Vasileios Gkogas is aware he has big shoes to fill as he takes over from Charalambos Ladopoulos as Consul General of Greece for Education but says he is more than happy to keep going with the work Ladopoulos has done. But it’s his connection to Australia already that many may not know about. Gkogas made his first trip to Australia, as a 20-year-old, to complement his degree in teaching, which he completed in Greece. It was at that time he truly fell in love with Australia. “I love Australia, it’s part of my personal and family history. When I was six, I was ready to immigrate to Australia because three of my mother’s sisters live here in Australia. One is in Tasmania and the other two are in Melbourne. “When I came here in 1980, I fell in love with Australia. It reminds me a lot of Greece, very warm, the people are open so I am happy to be back here in Melbourne.” In his first week in office, he says his priority is to become familiar with Melbourne and to “find somewhere to live”. “I have a lot to do,” Gkogas tells Neos Kosmos of the mammoth task ahead for the next three years. “I want to try and meet all the people around Australia who are involved with Greek education. I want to communicate with the schools, the community, to speak to everyone in Sydney, Perth and Adelaide who are involved.” From then, it’s business time for the Consul General of Greece for Education. He will be creating initiatives to promote the inclusion of Greek education in Australia. Gkogas, like his predecessor, comes from a primary school teaching background. Having worked in Greece for 28 years as a teacher and five years in Germany, Gkogas also has degree in Fine Art, Painting and Museology, and speaks fluent German and English. Facebook Twitter: @NeosKosmos Instagram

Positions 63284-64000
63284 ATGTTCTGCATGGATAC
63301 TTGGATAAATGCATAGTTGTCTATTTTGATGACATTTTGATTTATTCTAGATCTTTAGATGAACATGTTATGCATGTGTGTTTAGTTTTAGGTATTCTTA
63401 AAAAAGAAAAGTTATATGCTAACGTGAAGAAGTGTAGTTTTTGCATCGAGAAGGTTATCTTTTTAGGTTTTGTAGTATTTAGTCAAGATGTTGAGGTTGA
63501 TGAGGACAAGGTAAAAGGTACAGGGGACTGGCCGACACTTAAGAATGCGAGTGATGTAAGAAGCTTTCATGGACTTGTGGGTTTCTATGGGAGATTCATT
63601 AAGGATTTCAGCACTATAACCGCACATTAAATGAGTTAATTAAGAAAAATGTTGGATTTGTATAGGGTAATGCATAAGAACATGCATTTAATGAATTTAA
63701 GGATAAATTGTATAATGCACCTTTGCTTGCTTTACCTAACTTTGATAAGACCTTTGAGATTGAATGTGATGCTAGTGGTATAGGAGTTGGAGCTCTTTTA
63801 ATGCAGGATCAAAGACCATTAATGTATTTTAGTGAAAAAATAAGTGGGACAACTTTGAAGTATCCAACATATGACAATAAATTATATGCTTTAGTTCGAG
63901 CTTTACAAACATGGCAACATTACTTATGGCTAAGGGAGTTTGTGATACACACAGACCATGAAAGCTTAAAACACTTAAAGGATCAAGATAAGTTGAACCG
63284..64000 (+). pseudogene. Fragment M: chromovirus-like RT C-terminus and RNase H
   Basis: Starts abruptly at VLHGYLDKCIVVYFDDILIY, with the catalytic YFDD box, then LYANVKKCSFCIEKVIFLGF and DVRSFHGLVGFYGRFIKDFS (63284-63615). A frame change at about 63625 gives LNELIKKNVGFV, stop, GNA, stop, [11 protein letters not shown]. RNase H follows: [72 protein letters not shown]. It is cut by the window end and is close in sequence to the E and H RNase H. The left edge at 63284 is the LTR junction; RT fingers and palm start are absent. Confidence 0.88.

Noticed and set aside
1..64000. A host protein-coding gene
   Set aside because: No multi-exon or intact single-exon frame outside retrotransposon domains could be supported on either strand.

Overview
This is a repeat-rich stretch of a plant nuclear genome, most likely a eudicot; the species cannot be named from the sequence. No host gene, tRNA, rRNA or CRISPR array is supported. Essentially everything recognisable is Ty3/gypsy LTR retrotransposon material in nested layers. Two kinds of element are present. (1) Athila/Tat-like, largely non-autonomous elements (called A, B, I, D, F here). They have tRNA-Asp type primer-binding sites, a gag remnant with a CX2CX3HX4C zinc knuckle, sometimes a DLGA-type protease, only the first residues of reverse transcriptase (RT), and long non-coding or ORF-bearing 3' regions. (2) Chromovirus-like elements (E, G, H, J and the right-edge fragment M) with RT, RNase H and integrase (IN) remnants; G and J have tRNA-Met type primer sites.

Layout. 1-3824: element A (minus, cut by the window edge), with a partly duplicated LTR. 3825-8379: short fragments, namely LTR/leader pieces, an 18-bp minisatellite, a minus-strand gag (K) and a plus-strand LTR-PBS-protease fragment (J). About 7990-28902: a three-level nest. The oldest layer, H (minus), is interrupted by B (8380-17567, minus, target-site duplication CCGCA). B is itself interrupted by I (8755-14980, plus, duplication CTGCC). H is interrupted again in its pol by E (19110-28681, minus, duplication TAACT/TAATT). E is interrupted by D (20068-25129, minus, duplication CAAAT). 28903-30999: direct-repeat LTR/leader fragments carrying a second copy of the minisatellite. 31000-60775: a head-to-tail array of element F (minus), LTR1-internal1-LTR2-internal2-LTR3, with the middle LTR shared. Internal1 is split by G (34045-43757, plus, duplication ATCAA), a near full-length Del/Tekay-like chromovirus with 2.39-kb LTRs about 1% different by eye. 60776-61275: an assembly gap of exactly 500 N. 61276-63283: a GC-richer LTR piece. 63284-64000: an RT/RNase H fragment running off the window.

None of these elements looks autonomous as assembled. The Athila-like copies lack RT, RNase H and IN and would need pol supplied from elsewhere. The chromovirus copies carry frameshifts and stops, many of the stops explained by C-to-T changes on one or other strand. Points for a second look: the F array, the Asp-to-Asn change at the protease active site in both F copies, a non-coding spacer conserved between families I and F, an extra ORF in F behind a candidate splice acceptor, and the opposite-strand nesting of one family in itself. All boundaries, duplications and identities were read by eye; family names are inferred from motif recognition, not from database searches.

Testimony began Wednesday in the jury trial of a Snohomish man accused of being a lookout during a home invasion robbery Dec. 19 in Ridgefield, in which a victim was tied up and several firearms were stolen.Jarrod A. Wiebe, 27, is charged in Clark County Superior Court with first-degree burglary, first-degree kidnapping, first-degree robbery, second-degree extortion, first-degree criminal impersonation, and 10 counts of firearm theft.In an agreement with prosecutors, three of his friends, including the group’s ringleader, pleaded guilty Monday to multiple charges.“The state’s theory is that even though Mr. Wiebe may not have been the actual person who commissioned these crimes, by virtue of (being an accomplice), he is just as culpable as his cohorts,” said Senior Deputy Prosecutor Kasey Vu during opening statements Wednesday.Wiebe’s attorney, Chris Ramsay, said Wiebe was outside the home at the time of the crimes and didn’t participate in threatening the victim, tying up the victim or demanding money and firearms from the victim.“In the end, you are going to know the other three certainly committed all of these crimes, but you’ll have doubt about (whether) Mr. Wiebe’s contribution, if any, added up to accomplice liability,” Ramsay said.